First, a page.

The ALJ has the duty to weigh the evidence, resolve material conflicts, make independent findings of fact, and dispose of the case accordingly. Perales, 402 U.S. at 399–400. In evaluating the ALJ’s decision, the Court considers the entire administrative record but does not reweigh evidence, resolve conflicts, decide questions of credibility, or substitute the Court’s own judgment for that of the Commissioner. Lopez ex rel. Lopez v. Barnhart, 336 F.3d 535, 539 (7th Cir. 2003). Nevertheless, the Court conducts a “critical review of the evidence” before affirming the Commissioner’s decision. Id. An ALJ must evaluate both the evidence favoring the claimant as well as the evidence favoring the claim’s rejection and may not ignore an entire line of evidence that is contrary to his or her findings. Zurawski v. Halter, 245 F.3d 881, 887 (7th Cir. 2001). The ALJ must provide a “logical bridge” between the evidence and the conclusions. Terry v. Astrue, 580 F.3d 471, 475 (7th Cir. 2009).

         III. STANDARD FOR DISABILITY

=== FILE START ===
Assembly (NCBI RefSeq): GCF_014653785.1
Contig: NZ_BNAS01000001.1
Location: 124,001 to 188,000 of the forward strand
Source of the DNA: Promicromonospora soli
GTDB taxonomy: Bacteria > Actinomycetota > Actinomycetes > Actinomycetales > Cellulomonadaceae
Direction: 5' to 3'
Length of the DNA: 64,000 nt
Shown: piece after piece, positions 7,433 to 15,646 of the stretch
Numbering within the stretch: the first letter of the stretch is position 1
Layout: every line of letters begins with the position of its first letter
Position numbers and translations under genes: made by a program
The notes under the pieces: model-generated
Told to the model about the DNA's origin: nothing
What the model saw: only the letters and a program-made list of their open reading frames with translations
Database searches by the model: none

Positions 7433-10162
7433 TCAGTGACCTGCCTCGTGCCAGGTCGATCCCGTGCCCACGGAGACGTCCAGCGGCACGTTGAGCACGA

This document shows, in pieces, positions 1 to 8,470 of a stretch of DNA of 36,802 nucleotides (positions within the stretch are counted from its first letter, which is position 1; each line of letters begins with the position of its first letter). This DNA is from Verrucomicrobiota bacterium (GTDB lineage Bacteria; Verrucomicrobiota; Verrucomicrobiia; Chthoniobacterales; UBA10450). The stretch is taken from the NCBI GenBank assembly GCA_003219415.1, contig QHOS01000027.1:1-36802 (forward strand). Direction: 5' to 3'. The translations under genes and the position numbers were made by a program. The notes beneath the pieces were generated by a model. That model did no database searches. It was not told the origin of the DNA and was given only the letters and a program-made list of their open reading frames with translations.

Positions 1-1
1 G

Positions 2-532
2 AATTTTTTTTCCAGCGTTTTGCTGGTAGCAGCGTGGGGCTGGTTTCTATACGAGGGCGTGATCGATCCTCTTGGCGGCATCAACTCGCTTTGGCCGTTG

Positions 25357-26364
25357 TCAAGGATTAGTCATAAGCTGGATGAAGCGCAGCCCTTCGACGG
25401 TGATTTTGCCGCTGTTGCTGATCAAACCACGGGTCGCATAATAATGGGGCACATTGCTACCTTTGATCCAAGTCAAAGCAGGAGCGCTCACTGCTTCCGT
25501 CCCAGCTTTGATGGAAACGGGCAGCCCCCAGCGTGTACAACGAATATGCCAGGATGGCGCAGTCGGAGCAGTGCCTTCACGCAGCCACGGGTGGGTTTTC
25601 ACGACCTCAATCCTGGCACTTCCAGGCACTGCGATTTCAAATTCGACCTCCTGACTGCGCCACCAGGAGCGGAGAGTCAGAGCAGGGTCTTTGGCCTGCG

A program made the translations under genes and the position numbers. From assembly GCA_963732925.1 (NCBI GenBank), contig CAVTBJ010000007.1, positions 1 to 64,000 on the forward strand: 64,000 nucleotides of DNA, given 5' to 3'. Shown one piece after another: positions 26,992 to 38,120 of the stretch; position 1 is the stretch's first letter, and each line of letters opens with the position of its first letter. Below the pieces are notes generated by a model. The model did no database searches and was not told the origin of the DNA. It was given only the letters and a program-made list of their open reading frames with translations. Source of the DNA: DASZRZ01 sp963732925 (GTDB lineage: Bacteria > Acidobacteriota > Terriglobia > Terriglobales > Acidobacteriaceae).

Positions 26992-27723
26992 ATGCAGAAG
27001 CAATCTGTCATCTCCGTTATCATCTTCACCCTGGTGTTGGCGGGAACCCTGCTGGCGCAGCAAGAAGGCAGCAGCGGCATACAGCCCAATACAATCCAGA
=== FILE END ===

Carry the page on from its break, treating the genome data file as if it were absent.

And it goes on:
Disability benefits are available only to those individuals who can establish disability under the terms of the Social Security Act. Estok v. Apfel, 152 F.3d 636, 638 (7th Cir. 1998). Specifically, the claimant must be unable “to engage in any substantial gainful activity by reason of any medically determinable physical or mental impairment which can be expected to result in death or which has lasted or can be expected to last for a continuous period of not less than 12 months.” 42 U.S.C. § 423(d)(1)(A). The Social Security regulations create a five-step process to determine whether the claimant qualifies as disabled. 20 C.F.R. §§ 404.1520(a)(4)(i)–(v), 416.920(a)(4)(i)–(v). The steps are to be used in the following order:

1. Whether the claimant is currently engaged in substantial ...